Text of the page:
It’s been a busy year for the world’s only open data trade association! We started a new sister organization, welcomed nearly two thousand people to our events, testified before Congress, and celebrated the Senate’s passage of landmark legislation. Our members made all this possible.
Here’s what kept us all busy – and why it mattered.
Bringing our Case to Congress
Our members can do amazing things with government information – but only if it is standardized using searchable formats, and freely published as open data. At our second annual Capitol Hill Fly-In on January 27, our members got a chance to explain this
directly to their representatives in Congress.
We met with supporters of open data from both parties, including Rep. Darrell Issa (R-CA), Sen. Brian Schatz (D-HI), and Rep. Mark Meadows (R-NC). All three went on to champion open data in 2016: Issa’s Financial Transparency Act gained visibility and cosponsors, Schatz’ OPEN Government Data Act passed the Senate, and Meadows chaired three DATA Act hearings.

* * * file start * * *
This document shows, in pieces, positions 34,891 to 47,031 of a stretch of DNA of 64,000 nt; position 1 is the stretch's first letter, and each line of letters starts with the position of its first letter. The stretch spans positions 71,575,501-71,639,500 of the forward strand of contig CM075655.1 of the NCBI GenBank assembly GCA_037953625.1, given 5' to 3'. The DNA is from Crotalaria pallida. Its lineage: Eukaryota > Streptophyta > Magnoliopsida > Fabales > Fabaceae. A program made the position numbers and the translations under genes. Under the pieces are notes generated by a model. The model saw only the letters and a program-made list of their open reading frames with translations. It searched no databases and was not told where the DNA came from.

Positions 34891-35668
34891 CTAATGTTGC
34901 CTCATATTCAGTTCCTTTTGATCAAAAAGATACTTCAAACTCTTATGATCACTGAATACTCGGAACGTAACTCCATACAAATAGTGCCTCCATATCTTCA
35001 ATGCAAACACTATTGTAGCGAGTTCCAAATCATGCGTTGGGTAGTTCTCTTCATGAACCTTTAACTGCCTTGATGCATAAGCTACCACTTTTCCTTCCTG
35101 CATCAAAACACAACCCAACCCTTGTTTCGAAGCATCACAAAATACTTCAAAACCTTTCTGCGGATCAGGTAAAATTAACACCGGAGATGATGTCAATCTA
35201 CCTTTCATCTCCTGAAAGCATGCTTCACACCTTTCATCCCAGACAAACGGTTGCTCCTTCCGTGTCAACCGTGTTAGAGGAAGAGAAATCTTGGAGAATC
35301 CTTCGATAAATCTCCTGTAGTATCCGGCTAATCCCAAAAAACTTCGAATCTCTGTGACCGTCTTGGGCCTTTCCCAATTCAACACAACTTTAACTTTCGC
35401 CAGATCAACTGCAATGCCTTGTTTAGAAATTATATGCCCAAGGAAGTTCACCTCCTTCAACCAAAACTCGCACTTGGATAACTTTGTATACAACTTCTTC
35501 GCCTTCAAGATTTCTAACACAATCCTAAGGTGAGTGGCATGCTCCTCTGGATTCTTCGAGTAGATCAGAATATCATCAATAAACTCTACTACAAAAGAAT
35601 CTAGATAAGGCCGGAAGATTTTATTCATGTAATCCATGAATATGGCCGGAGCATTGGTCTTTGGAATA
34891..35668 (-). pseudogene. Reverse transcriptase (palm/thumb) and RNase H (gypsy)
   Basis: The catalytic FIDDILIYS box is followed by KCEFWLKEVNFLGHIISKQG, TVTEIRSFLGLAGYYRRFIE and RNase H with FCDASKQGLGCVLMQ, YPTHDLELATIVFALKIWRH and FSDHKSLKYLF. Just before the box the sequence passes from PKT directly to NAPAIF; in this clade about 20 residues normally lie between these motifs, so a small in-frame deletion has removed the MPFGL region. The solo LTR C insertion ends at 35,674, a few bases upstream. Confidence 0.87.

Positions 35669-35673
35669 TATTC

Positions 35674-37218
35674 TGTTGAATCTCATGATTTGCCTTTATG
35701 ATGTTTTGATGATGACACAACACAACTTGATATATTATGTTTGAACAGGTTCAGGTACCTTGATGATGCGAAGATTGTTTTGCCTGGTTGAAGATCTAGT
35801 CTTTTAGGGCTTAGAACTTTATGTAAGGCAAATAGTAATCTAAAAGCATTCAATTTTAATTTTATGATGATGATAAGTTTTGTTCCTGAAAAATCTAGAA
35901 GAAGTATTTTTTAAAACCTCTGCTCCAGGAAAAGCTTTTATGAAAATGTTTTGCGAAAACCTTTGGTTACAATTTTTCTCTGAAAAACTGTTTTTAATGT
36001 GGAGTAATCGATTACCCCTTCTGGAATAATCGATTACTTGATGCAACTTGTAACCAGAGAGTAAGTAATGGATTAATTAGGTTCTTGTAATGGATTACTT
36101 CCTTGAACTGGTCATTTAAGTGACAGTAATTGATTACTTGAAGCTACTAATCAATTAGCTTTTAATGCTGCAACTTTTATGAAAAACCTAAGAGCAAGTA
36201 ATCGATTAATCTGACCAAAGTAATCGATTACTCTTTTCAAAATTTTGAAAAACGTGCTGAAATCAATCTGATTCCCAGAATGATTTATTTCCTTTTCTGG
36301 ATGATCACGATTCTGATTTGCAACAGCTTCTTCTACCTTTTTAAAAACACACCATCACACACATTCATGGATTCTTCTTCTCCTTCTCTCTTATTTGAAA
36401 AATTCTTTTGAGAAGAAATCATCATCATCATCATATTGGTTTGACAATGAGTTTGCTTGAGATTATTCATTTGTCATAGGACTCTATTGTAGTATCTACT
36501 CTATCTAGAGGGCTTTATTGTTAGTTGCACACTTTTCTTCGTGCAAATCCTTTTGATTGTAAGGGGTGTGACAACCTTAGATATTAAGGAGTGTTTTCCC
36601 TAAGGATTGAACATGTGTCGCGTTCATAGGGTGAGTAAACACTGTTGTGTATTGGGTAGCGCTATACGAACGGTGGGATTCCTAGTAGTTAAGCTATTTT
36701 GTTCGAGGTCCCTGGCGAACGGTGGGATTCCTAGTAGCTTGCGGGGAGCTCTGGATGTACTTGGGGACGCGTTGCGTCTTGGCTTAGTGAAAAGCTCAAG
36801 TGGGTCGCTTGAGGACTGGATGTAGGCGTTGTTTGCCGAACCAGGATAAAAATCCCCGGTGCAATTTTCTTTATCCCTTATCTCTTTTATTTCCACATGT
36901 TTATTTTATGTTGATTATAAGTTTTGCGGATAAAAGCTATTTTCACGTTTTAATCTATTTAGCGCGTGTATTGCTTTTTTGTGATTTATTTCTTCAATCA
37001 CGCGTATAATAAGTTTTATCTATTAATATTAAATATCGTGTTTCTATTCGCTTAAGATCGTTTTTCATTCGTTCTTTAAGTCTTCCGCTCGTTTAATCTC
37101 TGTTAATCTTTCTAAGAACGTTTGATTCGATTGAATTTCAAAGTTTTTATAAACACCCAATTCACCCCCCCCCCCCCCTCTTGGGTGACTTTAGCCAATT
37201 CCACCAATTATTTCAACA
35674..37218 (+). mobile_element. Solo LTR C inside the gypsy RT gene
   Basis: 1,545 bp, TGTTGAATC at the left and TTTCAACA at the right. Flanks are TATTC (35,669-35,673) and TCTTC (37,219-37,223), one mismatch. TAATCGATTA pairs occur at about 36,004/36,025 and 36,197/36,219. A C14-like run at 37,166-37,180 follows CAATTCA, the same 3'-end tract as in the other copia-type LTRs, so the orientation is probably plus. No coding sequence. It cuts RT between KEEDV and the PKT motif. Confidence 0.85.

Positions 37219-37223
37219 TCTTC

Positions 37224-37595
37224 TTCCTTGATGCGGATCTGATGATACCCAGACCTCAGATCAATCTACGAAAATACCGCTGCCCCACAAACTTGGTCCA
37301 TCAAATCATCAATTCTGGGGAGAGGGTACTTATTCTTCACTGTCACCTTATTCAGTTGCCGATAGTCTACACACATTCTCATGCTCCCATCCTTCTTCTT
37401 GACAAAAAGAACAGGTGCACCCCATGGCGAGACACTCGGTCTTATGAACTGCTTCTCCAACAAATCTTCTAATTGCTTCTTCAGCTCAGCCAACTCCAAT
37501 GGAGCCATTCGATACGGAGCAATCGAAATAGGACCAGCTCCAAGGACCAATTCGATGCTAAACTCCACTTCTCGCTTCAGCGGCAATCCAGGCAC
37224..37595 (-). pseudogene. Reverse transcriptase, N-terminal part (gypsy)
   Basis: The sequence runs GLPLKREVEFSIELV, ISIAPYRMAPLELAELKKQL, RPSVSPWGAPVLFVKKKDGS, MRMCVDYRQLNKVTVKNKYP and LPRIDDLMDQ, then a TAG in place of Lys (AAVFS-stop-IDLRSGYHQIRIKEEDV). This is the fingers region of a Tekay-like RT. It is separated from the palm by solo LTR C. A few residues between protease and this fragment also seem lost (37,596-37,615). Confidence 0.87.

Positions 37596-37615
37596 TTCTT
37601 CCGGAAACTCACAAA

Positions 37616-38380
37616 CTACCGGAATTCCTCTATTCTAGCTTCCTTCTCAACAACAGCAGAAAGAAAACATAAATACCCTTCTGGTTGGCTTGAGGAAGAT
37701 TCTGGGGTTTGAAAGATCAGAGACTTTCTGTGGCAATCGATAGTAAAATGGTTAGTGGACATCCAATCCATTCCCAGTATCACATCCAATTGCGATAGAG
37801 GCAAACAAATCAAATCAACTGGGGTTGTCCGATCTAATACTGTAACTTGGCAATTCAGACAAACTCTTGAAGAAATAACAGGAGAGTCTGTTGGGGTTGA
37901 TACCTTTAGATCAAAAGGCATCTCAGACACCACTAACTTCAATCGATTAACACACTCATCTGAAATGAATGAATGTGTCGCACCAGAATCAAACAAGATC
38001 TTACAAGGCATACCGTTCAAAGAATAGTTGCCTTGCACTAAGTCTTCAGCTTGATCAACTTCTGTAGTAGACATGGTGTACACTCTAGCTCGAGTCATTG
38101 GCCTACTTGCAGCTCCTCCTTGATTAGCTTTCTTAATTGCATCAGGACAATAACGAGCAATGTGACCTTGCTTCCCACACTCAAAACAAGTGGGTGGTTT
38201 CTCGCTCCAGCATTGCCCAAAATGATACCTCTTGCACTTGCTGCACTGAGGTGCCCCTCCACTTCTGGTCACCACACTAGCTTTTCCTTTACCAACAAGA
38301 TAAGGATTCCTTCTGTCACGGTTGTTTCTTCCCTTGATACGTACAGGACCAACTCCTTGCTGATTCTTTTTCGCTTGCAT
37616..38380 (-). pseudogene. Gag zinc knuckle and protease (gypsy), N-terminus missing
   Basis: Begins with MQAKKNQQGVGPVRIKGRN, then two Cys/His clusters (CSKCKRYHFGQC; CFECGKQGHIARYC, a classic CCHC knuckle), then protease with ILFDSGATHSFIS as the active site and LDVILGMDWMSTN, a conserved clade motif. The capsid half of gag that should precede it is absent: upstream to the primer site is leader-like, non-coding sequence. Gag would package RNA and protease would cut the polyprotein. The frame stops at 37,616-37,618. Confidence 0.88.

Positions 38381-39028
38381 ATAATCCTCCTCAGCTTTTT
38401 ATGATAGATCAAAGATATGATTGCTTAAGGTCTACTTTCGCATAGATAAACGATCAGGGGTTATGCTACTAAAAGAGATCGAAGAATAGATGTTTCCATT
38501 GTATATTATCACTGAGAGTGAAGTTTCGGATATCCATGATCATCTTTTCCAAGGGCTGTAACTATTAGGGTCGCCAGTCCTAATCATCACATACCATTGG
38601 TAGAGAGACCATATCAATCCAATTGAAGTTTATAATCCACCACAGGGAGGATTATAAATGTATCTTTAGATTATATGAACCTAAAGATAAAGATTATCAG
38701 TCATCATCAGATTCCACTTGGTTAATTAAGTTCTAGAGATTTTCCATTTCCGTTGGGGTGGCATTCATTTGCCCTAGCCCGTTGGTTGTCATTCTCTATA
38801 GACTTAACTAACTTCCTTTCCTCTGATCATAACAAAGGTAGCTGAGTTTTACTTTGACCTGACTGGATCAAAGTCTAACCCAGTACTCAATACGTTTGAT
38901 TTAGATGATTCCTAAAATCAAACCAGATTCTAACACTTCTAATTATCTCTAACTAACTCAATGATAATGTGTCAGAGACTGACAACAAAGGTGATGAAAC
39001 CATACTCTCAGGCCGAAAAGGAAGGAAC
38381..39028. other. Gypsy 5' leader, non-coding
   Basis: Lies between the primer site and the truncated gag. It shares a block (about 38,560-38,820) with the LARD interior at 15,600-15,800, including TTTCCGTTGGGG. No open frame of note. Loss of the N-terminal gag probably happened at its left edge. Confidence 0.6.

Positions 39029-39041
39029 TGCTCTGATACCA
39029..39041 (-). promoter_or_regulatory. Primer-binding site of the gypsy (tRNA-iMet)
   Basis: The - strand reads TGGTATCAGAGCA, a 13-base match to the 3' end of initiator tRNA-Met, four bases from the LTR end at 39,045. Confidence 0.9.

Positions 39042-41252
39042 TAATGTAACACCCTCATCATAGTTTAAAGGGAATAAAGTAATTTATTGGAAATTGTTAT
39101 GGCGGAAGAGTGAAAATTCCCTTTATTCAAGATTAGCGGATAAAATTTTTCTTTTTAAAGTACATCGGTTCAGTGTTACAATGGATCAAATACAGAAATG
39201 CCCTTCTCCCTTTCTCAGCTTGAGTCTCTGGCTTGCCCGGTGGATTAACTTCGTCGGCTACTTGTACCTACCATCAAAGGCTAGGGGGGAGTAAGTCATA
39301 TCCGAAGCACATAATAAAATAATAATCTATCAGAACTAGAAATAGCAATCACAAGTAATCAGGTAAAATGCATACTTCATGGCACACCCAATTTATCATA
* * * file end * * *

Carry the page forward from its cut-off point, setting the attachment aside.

We also announced some big changes: the Data Transparency Coalition changed its name to the Data Coalition, and a new sister organization, the Data Foundation, was born.
Demonstrating Open Data’s Benefits for State Governments
In the first week of March, the Coalition team set off for the California State Capitol in Sacramento for our second California Data Demo Day. Hosted by Socrata, with additional sponsorship from the Department of Better Technology, the event spotlighted California’s step-by-step progress in adopting consistent data standards to make its data searchable and publishing it for all to scrutinize and use.
In the last week of March, we were invited by the Arkansas state government to deliver presentations on how open data improves transparency, enables better internal management, and automates compliance.